...Is still better than a full day working.
Trevor and I met at the boat a little after 8 AM for fishing. The sky was overcast earlier in the morning, but was breaking up into partially cloudy and sunny day, and got sunnier as the day progressed.
A view of Calvert Cliffs I don't often show, with the morning sun. Note the many layers of sediment that form the cliffs.
Fishing was, well, to be strictly true, pretty awful. No decent striped bass, although we tried all our common holes, and some not so common. We could have fished for 12 inch fish (below the 18 inch legal limit) at the head of the CCNPP
discharge, but that gets a little boring, and your bound to kill a few if you keep at it. We did however, find a few small croaker
(shown at left) and large spot
out a ways.
We saw another boat struggling with an anchor, and we went over to see if there was a problem. It turned out the guy had snagged a huge lost anchor with his own, and was trying to figure out what to do. He didn't want to throw it back, as a possible hazard, but it was all over grown with barnacles and other fouling, and he didn't want to take it on board with his wife and kids and clean boat... We offered to take it, and he let us. It's a charter boat sized Danforth anchor with 50 ft of heavy chain. I'll probably scrape off most the the junk and take it to the local marine consignment shop and try to find it a new home. It's way too heavy for me.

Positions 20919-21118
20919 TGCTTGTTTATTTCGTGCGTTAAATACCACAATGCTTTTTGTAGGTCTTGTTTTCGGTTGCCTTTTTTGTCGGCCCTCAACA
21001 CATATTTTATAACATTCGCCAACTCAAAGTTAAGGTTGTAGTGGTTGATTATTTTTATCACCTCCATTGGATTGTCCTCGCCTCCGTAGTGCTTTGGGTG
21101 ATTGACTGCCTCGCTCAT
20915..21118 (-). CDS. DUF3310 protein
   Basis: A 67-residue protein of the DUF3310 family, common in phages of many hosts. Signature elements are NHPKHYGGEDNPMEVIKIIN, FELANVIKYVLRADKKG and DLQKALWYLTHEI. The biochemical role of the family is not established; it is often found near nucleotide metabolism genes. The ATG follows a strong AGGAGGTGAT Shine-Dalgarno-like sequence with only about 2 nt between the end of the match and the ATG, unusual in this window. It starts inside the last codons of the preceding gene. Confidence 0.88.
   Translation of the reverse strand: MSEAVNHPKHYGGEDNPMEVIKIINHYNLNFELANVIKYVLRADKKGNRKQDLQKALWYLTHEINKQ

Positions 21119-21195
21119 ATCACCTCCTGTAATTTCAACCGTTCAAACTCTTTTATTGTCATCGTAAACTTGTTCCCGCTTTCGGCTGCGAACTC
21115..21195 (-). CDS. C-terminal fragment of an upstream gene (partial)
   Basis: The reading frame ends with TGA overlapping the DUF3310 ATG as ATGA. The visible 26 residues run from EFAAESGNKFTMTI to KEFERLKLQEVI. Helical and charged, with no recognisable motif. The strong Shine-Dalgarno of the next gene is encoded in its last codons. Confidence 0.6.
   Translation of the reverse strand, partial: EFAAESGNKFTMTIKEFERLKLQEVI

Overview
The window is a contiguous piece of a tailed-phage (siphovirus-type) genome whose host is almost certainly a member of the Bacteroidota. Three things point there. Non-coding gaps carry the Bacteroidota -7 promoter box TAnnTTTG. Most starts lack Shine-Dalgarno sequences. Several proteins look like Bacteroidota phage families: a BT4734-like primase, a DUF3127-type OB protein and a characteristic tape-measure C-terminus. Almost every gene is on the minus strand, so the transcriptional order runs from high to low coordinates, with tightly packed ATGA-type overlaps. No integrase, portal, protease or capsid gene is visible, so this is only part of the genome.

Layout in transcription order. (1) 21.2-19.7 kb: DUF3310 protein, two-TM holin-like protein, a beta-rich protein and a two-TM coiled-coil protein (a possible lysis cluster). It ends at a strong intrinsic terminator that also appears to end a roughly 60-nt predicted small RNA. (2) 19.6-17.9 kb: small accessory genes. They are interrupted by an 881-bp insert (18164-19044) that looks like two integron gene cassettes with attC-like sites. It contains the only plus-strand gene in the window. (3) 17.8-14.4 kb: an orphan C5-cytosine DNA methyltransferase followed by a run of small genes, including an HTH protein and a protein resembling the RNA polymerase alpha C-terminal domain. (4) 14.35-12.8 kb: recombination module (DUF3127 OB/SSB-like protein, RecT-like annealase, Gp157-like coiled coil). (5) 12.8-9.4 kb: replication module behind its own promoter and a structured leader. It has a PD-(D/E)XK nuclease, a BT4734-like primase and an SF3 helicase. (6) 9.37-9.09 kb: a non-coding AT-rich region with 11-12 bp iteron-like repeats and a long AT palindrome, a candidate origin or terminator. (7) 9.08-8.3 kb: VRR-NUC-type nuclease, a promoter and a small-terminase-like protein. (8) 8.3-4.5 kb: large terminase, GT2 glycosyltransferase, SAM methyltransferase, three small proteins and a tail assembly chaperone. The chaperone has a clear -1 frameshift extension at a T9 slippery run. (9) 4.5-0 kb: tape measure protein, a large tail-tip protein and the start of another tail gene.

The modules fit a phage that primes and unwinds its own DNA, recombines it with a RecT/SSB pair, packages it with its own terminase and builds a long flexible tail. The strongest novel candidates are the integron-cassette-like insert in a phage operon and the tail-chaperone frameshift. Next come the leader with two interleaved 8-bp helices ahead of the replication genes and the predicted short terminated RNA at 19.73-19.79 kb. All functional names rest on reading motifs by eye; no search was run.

There was a huge
, flock of cormorants
hanging around the power plant, more than I've ever seen before. This is just a small group of them to the outside. There must be a decent amount of small fish around to attract them like that.
After 4 hours of beating the water for fish, we finally gave up and headed for the harbor. Still a pretty nice day, although the temperatures were heading up near 90, and the humidity was up in the annoying, but not oppressive range.
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